San Francisco prepares for a different kind of New Year’s Eve

San Francisco health leaders said there are encouraging signs that infection rates are dropping. But that good news comes with a warning about New Year’s Eve celebrations.

The head of the Department of Public Health is saying these latest data don't reflect a possible surge from families gathering over Christmas, and he says it is critical that we buckle down this New Year’s Eve.

Traditionally, New Year’s Eve is a time of celebration with family and friends. But celebrations to mark the end of 2020 will be muted by stay home orders and COVID-19.

Dr. Grant Colfax, San Francisco's Director Of Public Health, said the city's COVID-19 indicators may be turning around due to strict orders to avoid contact with others outside of your household.

"We are seeing some reasons for hope, but we are still in a precarious position,' said Colfax.

Colfax says numbers appear to have peaked since the post-Thanksgiving surge. For now, the city and the Bay Area waits to see if a surge in Christmas travel will lead to a surge in COVID-19 cases in January. The doctor said if people celebrate New Year's Eve this year as they have in years past, gathering in big groups and sharing meals,the results could be a surge upon a surge.

"I can't emphasize enough how catastrophic it will be if people celebrate in ways that we normally do for New Year's Eve," said Dr. Colfax. "If we see a surge like we did on Thanksgiving, as you see from the numbers, thousands more people in the hospital, hundreds more people dying."

Tony Marcell from Wayfare Tavern in San Francisco says New Year’s Eve is usually a big day for restaurants.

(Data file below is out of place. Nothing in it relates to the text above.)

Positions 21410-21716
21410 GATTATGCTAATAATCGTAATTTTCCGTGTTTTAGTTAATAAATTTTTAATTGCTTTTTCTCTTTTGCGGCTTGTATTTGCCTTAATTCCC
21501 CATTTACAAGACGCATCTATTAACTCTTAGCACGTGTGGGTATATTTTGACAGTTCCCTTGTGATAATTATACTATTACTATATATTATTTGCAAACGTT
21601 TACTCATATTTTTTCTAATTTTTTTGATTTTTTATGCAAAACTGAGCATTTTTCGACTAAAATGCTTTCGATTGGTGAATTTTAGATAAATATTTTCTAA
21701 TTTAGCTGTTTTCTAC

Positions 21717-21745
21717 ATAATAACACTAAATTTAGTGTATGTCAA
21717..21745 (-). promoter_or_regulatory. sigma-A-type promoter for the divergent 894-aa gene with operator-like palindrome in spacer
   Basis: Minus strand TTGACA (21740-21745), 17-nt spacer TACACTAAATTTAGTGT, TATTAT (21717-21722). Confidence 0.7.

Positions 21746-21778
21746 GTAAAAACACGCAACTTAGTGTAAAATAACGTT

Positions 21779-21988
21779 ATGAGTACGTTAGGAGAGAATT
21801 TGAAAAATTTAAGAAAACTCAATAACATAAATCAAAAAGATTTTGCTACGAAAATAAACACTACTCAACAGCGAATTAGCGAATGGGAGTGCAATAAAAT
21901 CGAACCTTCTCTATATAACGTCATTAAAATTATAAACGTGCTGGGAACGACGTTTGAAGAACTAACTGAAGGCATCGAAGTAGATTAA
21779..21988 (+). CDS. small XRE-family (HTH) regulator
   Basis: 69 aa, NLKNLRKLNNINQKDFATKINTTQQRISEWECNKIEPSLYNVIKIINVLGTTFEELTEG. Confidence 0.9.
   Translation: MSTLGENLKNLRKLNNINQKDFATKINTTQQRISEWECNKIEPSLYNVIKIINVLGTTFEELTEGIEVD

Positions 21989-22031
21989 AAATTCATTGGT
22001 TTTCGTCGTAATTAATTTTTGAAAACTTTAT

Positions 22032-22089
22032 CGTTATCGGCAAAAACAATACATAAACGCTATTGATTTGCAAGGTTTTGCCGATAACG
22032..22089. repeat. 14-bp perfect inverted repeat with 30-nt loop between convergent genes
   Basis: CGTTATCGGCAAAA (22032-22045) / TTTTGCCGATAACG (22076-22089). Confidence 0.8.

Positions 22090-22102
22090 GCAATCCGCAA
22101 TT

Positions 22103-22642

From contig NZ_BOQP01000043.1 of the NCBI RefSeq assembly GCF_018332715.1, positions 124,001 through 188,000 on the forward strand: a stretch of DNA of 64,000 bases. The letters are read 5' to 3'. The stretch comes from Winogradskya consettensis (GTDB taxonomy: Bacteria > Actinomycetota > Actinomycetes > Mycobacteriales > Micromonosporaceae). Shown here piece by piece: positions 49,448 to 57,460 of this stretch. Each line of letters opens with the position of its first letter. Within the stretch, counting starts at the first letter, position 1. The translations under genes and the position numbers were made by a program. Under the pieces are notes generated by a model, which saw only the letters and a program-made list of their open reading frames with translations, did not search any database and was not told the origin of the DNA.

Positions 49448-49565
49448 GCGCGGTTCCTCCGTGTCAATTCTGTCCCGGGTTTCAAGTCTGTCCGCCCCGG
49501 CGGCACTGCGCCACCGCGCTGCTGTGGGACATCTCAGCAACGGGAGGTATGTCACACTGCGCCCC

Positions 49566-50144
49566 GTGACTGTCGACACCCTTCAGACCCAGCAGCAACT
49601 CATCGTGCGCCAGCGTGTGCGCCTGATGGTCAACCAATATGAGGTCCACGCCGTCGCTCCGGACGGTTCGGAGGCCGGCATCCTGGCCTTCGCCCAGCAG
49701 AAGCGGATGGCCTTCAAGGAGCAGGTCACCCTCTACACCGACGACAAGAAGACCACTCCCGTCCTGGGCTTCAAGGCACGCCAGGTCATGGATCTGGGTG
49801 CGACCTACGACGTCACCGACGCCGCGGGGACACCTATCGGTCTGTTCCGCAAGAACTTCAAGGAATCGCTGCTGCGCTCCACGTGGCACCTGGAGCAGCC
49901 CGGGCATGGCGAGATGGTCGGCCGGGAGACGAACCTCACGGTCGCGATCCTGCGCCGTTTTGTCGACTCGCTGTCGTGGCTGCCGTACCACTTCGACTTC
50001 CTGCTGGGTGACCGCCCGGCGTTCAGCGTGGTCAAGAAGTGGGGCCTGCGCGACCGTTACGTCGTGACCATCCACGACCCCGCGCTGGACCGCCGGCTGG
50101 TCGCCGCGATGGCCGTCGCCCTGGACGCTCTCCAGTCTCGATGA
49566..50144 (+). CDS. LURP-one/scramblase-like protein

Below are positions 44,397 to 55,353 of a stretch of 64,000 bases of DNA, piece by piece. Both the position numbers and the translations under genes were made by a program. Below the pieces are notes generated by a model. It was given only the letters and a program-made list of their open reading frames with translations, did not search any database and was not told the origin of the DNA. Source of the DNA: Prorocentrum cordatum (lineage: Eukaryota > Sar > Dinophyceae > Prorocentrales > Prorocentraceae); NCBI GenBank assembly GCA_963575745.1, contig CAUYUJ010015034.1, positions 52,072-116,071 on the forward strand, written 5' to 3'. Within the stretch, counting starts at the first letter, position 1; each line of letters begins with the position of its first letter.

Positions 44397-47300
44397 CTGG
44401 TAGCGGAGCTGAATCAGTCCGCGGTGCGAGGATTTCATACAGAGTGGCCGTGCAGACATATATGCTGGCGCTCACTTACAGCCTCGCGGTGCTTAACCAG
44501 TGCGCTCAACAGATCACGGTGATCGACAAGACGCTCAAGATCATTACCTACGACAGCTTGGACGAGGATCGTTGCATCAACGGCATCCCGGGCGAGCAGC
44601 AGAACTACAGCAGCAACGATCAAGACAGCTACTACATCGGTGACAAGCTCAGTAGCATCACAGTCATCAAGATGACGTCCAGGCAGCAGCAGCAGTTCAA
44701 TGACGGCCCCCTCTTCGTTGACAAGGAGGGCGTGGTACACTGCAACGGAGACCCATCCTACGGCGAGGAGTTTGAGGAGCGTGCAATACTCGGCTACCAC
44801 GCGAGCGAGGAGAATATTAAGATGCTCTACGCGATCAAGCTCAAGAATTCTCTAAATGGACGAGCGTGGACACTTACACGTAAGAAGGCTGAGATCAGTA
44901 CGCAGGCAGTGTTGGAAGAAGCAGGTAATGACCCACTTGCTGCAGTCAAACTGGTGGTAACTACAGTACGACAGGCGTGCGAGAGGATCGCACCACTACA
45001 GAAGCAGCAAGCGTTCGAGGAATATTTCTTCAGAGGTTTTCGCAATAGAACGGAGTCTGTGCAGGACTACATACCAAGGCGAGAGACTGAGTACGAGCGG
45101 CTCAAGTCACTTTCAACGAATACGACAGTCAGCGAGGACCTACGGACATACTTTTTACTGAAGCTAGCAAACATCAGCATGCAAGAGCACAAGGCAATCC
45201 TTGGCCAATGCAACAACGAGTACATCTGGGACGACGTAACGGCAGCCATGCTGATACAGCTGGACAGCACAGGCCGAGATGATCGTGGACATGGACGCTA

"For us in the restaurant community this is one of our top nights of the year and so I guess the best thing that we could see is continuing to move it forward by sharing and getting out there with the community even though they can't come and gather," said Marcell.

MORE: Struggling Bay Area restaurants find creative ways to survive

Marcell is hoping that New Year’s celebrants help support local businesses. He says Wayfare tavern has pivoted, offering New Year’s Eve packages for people to share at home this year. He's even re-imagining the tradition of buying a round for friends and family, offering a way to buy food or drink and sent it to a someone you'd ordinarily be celebrating with in person.

"If you were at a place somebody would treat somebody else and a friend, and the same thing can happen today around the Bay Area and they can pick it up and drop if off or however they'd like to do it," said Marcell. "That was our vision."

San Francisco's public health director says there is a lot of reason for hope going into this New Year, with vaccines already having been delivered to more than 4,000 front-line workers.

He said the more people work to slow the spread of coronavirus now, the sooner the stay at home orders will be lifted and the sooner we can return to a new normal in the New Year.

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